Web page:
• End of the year Update: 2019 edition

    It’s the end of December and it seems that yet another year has gone by, so I figured that I’d write an EOY update to summarize my main work at Igalia as part of our Chromium team, as my humble attempt to make up for the lack of posts in this blog during this year.

    I did quit a few things this year, but for the purpose of this blog post I’ll focus on what I consider the most relevant ones: work on the Servicification and the Blink Onion Soup projects, the migration to the new Mojo APIs and the BrowserInterfaceBroker, as well as a summary of the conferences I attended, both as a regular attendee and a speaker.

Announcing KDE Plasma 5.18 Wallpaper and Video Contests

Filed under
KDE

The chance of getting your work seen by thousands of people and organizations worldwide, including at NASA and CERN, is within your grasp! You can also win some really astounding prizes courtesy of our friends at TUXEDO Computers.

The winner of the wallpaper contest will have their work included as the default background on KDE's upcoming Plasma 5.18 desktop. This means you will not only earn the admiration of thousands of Plasma users, but you can also win a very cool TUXEDO InfinityBook Pro 14 computer.

More details about the InfinityBook Pro are available on the Wallpaper Contest's page.

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App Highlight: Falkon Open Source Web Browser from KDE

Filed under
KDE
OSS
Web

First thing first, Falkon is not a new web browser. It has been in development since 2010 but it was known as Qupzilla.

In 2017, QupZilla moved under KDE umbrella and changed its name to Falkon. Being under KDE umbrella means that project is actively maintained following KDE standards.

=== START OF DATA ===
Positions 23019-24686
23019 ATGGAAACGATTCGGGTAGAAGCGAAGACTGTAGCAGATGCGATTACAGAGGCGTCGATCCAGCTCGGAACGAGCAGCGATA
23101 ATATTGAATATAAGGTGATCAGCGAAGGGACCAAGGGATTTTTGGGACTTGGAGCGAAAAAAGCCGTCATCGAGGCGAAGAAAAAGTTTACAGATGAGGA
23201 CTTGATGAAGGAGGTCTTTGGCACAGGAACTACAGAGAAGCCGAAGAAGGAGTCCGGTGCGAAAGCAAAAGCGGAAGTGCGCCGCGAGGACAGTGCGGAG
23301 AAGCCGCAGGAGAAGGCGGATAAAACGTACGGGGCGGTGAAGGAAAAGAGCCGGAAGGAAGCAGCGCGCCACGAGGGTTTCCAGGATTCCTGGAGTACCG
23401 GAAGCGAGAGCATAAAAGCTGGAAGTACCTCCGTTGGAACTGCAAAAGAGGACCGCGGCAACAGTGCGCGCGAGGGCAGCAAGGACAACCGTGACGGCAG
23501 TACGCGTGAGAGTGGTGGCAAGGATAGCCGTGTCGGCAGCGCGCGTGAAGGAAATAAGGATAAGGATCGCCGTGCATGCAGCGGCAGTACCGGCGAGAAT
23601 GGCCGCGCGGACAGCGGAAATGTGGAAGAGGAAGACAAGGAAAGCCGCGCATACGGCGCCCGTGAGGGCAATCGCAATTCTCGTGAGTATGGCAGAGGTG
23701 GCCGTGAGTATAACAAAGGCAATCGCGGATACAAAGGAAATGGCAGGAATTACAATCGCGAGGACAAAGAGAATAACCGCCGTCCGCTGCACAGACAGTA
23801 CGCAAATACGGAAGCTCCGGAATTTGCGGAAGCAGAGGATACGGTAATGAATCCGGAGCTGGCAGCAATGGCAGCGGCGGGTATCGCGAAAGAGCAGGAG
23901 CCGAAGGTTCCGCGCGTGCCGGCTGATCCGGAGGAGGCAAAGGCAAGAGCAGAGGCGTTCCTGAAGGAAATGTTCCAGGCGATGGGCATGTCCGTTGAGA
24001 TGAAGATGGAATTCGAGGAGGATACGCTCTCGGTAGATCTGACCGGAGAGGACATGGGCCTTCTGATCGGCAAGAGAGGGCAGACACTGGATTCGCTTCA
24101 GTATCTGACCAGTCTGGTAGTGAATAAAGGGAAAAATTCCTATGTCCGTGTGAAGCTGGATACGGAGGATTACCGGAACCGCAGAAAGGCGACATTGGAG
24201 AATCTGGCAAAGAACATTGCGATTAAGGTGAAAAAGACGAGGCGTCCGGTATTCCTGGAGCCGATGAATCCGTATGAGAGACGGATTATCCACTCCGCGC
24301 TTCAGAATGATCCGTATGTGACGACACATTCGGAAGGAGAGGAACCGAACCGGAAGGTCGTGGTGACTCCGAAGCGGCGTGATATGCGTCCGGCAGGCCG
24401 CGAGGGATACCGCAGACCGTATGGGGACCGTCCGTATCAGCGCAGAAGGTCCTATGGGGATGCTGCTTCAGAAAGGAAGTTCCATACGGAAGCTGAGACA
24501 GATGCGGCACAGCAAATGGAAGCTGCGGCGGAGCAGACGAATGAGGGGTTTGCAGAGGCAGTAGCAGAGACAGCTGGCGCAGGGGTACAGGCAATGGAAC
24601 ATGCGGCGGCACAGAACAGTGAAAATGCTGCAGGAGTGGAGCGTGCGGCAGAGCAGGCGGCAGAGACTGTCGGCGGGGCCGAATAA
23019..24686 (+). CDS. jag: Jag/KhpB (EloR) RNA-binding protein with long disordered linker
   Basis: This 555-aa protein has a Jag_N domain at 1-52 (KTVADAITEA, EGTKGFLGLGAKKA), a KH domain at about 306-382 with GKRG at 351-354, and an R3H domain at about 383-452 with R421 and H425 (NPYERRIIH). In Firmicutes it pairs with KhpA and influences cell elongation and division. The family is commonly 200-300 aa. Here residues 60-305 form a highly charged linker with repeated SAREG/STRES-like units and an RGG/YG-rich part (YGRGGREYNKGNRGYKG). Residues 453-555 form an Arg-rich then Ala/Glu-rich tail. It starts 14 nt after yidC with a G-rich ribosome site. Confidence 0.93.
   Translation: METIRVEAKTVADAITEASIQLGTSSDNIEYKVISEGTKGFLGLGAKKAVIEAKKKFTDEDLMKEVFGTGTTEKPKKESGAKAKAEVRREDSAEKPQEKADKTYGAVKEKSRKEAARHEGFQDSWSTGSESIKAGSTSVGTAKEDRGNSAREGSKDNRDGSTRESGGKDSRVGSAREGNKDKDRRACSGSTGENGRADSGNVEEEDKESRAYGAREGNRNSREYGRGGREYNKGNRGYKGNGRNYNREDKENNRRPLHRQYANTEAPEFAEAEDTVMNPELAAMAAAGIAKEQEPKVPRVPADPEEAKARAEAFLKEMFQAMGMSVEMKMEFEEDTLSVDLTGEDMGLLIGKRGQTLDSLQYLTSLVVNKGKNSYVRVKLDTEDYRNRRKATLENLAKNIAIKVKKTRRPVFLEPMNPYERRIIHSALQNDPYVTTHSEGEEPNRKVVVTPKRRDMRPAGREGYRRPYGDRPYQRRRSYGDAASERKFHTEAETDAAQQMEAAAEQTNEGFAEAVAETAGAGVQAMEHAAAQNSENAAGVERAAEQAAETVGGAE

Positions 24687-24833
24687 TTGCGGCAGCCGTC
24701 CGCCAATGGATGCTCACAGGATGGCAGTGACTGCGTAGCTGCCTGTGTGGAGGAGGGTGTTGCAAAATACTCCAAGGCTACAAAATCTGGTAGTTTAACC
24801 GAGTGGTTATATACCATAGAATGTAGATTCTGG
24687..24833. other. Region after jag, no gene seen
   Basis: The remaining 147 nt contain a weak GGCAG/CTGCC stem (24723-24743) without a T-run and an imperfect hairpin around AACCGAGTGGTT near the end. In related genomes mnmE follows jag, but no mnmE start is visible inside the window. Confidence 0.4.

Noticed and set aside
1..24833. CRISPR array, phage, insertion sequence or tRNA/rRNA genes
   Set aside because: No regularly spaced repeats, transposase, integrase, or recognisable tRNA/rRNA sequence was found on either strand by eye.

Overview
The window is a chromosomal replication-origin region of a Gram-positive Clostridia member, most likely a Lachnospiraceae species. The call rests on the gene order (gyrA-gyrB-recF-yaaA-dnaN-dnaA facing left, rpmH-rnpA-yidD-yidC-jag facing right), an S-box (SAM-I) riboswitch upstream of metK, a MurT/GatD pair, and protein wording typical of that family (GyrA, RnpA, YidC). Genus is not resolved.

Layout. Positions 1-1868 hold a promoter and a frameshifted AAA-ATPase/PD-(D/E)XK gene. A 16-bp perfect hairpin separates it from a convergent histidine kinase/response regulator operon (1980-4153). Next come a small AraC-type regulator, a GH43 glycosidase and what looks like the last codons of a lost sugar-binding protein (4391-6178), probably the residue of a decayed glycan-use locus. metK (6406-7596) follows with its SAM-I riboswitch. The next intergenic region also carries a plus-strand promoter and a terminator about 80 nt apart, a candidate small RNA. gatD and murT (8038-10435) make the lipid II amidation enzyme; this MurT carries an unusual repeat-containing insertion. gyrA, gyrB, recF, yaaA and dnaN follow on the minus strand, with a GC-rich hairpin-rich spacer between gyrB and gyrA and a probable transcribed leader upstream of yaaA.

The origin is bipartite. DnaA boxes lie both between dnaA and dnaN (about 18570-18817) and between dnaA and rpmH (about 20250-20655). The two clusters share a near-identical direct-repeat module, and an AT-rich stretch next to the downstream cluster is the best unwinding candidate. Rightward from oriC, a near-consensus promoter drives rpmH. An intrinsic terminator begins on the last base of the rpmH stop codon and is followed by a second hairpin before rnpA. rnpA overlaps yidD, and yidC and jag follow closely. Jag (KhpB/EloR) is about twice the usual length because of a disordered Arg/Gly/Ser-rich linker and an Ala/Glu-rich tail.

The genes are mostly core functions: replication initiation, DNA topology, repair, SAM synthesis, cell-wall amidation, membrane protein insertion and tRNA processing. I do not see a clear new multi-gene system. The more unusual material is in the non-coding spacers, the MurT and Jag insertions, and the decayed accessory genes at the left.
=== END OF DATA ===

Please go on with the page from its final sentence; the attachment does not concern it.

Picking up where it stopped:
It uses the QtWebEngine rendering engine – which is a striped down version of Chromium core.

In this article, I shall take a closer look at what it offers and how it’s different than other dominant web browsers on Linux out there.

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Linux App Summit(LAS’ 19) | Barcelona

Filed under
KDE
Software
GNOME

Recently, I visited Barcelona to attend The Linux App Summit as a part of the organizing team. It was designed to accelerate the growth of the Linux application ecosystem by bringing together everyone involved in creating a great Linux application user experience.

I was very excited about the conference and my first visit to Europe. I was part of the Marketing and the PR team for the conference. The conference was scheduled from 12th to 15th Nov. I landed in Barcelona on 11th early morning and headed towards my room where I was going to stay for the next 5 days.

The conference was organized at La Lleialtat Santsenca, a chic community center located in the Sants neighborhood. Luckily, I got a place to stay at around 100 meters from the conference location. I always prefer hostels near the conference location as they save a lot of traveling time and gives time to explore more.

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More in Tux Machines

Here’s the MATE Desktop Running on the PinePhone – Video